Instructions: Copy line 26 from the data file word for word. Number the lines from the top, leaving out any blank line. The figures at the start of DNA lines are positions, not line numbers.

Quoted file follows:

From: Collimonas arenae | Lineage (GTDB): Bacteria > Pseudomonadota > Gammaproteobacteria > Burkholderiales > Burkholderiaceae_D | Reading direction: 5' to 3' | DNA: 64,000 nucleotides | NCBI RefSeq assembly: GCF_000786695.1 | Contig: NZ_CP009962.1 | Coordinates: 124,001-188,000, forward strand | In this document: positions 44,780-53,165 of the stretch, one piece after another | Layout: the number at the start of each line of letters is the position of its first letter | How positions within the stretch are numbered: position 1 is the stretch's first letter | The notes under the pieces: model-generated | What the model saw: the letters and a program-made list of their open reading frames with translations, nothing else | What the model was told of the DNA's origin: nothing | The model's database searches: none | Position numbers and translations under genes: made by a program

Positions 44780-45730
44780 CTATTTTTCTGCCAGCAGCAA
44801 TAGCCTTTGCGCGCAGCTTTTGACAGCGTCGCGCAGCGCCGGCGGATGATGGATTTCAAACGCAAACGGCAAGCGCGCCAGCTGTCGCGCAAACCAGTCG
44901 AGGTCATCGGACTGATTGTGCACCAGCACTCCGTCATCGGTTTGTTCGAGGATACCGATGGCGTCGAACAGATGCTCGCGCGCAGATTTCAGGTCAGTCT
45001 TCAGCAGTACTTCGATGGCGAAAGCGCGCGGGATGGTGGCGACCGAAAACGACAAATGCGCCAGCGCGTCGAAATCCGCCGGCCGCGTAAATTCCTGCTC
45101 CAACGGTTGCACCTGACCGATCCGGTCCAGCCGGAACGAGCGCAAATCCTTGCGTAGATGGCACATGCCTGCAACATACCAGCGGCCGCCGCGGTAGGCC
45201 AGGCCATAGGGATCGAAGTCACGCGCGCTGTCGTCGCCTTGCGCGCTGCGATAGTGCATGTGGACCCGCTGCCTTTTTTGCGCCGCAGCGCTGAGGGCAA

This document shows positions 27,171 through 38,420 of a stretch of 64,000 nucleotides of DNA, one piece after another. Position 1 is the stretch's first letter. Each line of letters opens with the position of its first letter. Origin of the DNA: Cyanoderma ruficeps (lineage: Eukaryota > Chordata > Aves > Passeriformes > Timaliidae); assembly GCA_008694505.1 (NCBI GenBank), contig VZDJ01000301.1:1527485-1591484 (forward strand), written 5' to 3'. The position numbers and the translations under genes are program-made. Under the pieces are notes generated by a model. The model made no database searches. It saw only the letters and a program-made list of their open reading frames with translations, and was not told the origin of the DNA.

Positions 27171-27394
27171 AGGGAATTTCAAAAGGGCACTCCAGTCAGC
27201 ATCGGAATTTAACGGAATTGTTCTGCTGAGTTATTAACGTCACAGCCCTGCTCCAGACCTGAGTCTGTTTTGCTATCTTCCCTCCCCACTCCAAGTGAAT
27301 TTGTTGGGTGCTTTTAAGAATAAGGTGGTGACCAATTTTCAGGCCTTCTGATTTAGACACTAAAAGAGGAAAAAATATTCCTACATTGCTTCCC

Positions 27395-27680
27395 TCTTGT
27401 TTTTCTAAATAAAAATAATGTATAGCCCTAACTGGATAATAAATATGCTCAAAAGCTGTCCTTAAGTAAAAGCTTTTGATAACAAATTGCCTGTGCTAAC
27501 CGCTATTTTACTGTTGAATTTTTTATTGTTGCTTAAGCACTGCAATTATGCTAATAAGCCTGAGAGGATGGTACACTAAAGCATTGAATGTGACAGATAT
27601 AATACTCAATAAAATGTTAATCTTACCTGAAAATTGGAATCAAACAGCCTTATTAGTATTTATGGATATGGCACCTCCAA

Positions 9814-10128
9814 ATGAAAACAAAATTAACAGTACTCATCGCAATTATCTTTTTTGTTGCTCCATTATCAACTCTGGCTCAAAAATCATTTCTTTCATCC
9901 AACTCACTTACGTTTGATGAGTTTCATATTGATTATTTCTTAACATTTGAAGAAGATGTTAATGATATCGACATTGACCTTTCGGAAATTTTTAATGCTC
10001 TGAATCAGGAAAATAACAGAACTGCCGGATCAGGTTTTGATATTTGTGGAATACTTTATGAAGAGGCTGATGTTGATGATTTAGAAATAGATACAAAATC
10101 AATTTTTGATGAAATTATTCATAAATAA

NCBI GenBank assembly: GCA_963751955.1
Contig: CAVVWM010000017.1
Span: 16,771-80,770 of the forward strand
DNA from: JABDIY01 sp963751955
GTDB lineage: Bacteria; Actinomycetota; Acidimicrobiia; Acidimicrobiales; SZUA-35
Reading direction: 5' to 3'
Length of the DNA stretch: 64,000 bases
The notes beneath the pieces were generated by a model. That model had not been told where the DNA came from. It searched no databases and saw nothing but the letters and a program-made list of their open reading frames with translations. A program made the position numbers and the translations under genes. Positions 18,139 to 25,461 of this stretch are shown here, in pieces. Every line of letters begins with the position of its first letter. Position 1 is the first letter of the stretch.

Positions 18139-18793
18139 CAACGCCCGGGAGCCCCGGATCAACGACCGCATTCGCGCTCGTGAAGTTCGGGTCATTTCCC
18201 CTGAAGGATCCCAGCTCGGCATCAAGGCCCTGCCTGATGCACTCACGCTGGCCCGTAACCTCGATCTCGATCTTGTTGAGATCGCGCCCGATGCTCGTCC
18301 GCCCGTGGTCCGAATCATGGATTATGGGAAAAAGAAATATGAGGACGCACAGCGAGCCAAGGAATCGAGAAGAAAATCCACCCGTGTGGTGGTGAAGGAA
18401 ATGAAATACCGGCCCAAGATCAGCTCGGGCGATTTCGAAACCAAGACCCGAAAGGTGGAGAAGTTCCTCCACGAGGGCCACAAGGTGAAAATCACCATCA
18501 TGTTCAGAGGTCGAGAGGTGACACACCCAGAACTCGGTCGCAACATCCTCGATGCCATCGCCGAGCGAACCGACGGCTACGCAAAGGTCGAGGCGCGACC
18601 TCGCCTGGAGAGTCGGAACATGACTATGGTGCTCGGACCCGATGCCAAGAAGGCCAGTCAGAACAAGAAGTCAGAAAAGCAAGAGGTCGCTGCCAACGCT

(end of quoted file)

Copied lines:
Span: 16,771-80,770 of the forward strand